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The Painted Daisy: Little Works of Art for Your Garden

Are you interested in learning about Painted Daisies? The Painted Daisy is a lovely flower that is easy to grow and perfect for adding some bright splashes of color to your garden or flower bed.

Closeup of a pink painted daisy bloom.

A garden full of eye-popping flowers is so inviting! Keep reading to learn all about this colorful daisy including how to grow your own, where to get it, and how to use it in floral arrangements.

Characteristics of the Painted Daisy

Painted Daisies come in a variety of colors including red, pink, purple, and yellow. The flowers have long, thin petals that can be up to three inches long. They surround bushy yellow centers.

Purple and burgundy painted daisies.

The leaves are dark green and fern like. The plants grow in bushy clusters.

Painted Daisies grow quickly but they aren’t aggressive spreaders so you don’t have to worry about them taking over the garden.

When Will They Bloom

Painted Daises will begin blooming in late spring and continue through mid-summer. If you cut the foliage back at the end of the summer blooming, it’s possible to have them bloom again in the fall.

Closeup of a light purple painted daisy flower.

Painted Daisies are perennial flowers in USDA hardiness zones three through seven. In these zones your plants will come back and bloom year after year!

Growing Painted Daisies at Home

Painted Daisies are bright and cheery flowers that are easy to grow and care for. Once they get established, regular watering and deadheading is all you need to ensure colorful flowers throughout the growing season.

Location

The best location to plant painted daisies varies depending on where you live. In northern climates full sun is usually best. In very warm climates the Painted Daisy likes afternoon shade.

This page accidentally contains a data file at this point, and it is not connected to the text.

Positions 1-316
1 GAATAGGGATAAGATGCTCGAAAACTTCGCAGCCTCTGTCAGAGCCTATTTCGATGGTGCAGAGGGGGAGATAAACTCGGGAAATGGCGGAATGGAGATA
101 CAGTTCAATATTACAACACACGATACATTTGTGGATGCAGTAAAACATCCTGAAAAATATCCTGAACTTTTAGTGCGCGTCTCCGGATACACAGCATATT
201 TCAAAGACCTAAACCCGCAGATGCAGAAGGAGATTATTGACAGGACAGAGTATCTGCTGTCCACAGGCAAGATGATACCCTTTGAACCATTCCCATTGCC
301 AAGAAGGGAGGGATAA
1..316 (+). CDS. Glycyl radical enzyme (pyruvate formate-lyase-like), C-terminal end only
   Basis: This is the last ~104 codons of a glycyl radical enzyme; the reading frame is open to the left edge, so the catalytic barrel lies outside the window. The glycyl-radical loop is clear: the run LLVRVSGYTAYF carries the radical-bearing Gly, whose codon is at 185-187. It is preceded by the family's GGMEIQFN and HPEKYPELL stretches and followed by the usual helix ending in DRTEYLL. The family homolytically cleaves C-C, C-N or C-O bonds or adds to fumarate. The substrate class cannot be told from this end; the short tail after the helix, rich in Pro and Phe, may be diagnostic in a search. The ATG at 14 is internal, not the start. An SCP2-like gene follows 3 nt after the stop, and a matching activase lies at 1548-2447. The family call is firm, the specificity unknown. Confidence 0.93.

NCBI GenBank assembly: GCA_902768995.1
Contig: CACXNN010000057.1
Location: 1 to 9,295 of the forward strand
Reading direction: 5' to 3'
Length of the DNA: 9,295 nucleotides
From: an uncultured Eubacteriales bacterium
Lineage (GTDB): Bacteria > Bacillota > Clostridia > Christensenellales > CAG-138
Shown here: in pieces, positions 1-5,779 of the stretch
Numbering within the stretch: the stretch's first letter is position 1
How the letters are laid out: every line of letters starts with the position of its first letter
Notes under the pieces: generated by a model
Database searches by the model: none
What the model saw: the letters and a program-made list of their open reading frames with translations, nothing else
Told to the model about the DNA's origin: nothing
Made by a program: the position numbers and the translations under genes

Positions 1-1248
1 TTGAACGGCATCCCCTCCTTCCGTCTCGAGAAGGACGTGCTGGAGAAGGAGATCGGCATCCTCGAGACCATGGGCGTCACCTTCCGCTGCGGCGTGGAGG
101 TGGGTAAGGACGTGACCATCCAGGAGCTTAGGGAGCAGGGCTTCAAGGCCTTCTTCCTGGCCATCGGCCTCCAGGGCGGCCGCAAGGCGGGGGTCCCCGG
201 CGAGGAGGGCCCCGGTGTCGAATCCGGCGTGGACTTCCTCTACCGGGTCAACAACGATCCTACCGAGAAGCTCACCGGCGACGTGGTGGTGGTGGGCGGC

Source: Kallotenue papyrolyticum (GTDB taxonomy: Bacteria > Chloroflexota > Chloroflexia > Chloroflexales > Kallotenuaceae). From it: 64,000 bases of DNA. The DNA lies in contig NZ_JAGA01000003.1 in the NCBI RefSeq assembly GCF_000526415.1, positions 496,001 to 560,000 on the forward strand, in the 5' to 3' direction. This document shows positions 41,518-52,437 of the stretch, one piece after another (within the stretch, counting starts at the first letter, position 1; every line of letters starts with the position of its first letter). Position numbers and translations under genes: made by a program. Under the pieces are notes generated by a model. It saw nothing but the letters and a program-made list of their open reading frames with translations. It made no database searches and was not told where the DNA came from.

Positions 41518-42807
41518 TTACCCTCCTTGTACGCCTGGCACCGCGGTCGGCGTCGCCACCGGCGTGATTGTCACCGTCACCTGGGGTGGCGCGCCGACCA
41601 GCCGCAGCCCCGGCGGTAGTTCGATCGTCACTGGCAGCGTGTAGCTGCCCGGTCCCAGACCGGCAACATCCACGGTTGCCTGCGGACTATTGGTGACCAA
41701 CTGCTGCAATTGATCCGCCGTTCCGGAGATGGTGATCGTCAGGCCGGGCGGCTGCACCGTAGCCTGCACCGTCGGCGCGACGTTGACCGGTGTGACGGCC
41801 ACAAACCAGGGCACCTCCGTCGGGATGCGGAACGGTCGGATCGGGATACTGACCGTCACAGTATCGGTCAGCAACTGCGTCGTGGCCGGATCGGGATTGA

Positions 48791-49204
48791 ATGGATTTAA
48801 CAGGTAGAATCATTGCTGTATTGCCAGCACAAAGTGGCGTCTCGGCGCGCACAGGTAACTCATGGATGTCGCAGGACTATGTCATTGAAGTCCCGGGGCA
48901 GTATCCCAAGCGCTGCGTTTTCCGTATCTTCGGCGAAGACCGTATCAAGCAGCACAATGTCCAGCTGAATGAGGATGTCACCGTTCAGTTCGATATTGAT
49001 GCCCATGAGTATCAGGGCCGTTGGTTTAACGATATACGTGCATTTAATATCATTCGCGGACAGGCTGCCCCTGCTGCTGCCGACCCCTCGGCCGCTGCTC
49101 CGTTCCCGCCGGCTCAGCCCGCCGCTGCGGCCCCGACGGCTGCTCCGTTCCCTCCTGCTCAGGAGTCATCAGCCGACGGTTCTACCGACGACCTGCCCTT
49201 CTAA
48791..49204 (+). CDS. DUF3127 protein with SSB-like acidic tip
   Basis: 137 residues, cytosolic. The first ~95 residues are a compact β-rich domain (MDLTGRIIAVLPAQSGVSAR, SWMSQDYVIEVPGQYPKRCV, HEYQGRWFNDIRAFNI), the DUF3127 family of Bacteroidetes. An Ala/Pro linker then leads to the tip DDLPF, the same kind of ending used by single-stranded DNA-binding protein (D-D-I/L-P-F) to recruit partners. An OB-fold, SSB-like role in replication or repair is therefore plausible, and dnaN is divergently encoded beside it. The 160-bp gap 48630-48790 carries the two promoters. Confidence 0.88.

Painted daisies in a garden.

When to Plant

You can plant Painted Daisies directly from seeds or by transplanting starts from a garden center. They grow well directly in the ground and in containers.

To plant from seed, start indoors four to six weeks before the last frost, or sow seeds directly into the garden once the last threat of frost has passed.

Sprinkle seeds in your planting location or container and gently cover with about 1/8 inch of soil. Keep soil evenly moist until seedlings emerge.

Seeds planted in early spring will bloom the first year.

Painted daisies in different shades of purple.

Soil

Painted Daisies do well in a variety of soils. For optimal growing conditions, soil should be slightly acidic and sandy. Heavy clay can be hard for the roots to penetrate so if you have this type of soil you may want to amend it, but other than that daisies aren’t too picky.

Soil should be well draining. Daisies like soil that stays moist but not overly saturated.

Watering

Moderate watering is ideal for Painted Daisy plants. If you live in a very hot climate you may need to water more frequently as the soil will tend to dry out sooner. Soil should stay moist about an inch under the surface.